Folwell looks “forward to continuing to serve our 740,000 members with Aetna as a partner. It’s a long runway, but both Aetna and the State Health Plan are hard at work to ensure that the Plan’s members receive the care they need when the new contract begins on Jan. 1, 2025,” he said.

Open enrollment begins in October. Folwell’s office is “working hard to ensure” that process “goes well and the transition will be seamless for our members,” he said.

Blue Cross challenged the State Health Plan’s decision to award its third-party administrator contract to Aetna for 2025-27. BCBSNC had held the contract for more than 40 years.

Blue Cross’ contract bid was $45 million lower than Aetna’s over the course of the three-year contract, according to a BCBSNC news release. “Blue Cross NC’s proposal had the lowest administrative fees and tied for first on network pricing.”

The release also touted Blue Cross as providing the broadest network of health care providers. “Based on a preliminary review of publicly available information, Blue Cross NC’s statewide network of total provider locations appears to be 38% larger than Aetna’s.”

The legal complaint also emphasized the State Health Plan’s “oversimplified” bid process, with an “arbitrary scoring process,” according to the release. The State Health Plan had issued a request for proposals before making its decision.

“The RFP relied on yes/no questions on 310 highly complex technical requirements and prohibited Blue Cross NC from providing explanations of capabilities or helpful context,” Blue Cross argued.

“We are disappointed, but not surprised that these legal challenges were taken,” said State Treasurer Dale Folwell, whose office oversees the State Health Plan. “We are looking forward to vigorously defending the unanimous decision of the State Health Plan Board of Trustees  — consisting of members appointed by the Governor, President Pro-Tempore of the Senate, Speaker of the House, and the Treasurer — to accept the recommendation of the Plan’s professional staff. We continue to be intently focused on the needs of our members who teach, protect, and otherwise serve the people of North Carolina and taxpayers like them.”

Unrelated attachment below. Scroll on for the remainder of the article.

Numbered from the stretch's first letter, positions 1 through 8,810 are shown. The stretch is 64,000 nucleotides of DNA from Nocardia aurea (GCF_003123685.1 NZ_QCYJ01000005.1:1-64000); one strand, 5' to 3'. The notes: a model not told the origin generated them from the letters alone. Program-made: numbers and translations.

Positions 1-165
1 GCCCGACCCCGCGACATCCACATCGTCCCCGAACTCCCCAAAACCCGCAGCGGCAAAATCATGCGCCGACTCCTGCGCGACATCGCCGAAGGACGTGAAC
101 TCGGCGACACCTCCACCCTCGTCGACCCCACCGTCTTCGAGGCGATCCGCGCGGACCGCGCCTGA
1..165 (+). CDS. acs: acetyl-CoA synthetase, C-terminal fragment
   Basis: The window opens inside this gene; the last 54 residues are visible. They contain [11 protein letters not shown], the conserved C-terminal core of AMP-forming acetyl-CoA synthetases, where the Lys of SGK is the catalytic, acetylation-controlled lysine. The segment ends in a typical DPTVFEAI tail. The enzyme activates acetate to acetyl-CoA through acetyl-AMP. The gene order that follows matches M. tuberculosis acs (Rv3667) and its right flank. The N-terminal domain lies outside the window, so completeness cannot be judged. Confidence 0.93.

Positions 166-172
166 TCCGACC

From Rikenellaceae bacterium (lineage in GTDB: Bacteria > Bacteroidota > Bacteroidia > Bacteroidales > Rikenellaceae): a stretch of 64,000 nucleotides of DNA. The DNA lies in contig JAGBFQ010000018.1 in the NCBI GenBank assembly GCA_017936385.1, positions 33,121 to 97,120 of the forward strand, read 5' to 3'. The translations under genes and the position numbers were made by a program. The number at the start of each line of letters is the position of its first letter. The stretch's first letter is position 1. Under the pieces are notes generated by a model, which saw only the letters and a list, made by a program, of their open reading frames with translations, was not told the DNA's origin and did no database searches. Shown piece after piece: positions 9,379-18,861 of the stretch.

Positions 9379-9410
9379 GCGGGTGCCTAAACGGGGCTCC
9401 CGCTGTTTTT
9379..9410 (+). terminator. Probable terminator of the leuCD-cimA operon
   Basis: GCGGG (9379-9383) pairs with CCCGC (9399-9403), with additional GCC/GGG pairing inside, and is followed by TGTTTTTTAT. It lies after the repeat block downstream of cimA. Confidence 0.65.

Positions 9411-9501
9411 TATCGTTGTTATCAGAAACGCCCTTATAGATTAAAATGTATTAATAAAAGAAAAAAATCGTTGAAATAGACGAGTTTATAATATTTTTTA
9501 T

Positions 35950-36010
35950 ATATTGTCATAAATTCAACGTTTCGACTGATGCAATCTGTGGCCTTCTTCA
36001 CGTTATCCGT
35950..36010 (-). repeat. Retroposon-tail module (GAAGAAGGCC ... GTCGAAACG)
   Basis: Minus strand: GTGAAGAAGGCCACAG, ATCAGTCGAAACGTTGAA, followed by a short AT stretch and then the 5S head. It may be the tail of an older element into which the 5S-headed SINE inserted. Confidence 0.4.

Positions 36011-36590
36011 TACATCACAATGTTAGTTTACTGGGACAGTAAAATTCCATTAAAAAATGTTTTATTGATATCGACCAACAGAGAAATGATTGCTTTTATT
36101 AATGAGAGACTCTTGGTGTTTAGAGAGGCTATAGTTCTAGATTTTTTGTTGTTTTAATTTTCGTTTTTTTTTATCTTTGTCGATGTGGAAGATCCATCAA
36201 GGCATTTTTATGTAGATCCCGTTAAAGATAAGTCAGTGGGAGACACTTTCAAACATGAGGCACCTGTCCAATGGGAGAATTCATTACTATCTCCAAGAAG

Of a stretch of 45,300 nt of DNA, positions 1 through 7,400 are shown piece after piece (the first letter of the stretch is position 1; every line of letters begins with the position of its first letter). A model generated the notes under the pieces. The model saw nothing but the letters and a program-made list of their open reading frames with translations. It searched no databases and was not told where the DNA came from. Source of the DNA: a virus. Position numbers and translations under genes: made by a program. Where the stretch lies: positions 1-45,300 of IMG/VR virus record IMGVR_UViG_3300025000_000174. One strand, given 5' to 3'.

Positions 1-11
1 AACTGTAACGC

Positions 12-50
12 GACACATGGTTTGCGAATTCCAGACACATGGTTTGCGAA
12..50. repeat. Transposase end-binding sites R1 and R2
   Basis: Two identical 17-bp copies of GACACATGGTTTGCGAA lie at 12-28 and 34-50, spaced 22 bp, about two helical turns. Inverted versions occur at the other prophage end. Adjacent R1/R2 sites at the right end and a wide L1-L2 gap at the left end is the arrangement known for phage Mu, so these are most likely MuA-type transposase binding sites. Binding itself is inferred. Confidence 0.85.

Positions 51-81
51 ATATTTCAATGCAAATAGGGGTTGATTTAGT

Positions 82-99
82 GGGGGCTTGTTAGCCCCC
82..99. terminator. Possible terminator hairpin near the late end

Blue Cross NC took legal action a week after Folwell released information about the bidding process.

Sam Watts, the plan’s interim director, addressed the issue of yes/no questions in the scoring process.

“The (BCBSNC) version required our staff to spend days if not weeks reading paragraph after paragraph of explanations as to why something or why someone should get partial credit for what we’ve now converted to a yes or no question,” Watts said. “This is a bit of an oversimplification, but when I go to a used car lot and I’m looking at two different cars, I’m going to ask, does the heater work on this one and if it doesn’t, it’s a yes-no question and you can kind of nuance say well, it’ll work three years from now when we get a part ordered or, but does the heater work or not?”

Folwell said that increasing quality and access and lowering costs for health care are benefits the State Health Plan thinks it has with Aetna. 

“I’ll just remind you what is in the Bible, and that is when you win, you should be humble,” he said. “I think Aetna has been humble in its winning, and no one likes a sore loser.”

Folwell announced on Jan. 20 that the State Health Plan had rejected appeals of the Aetna contract decision.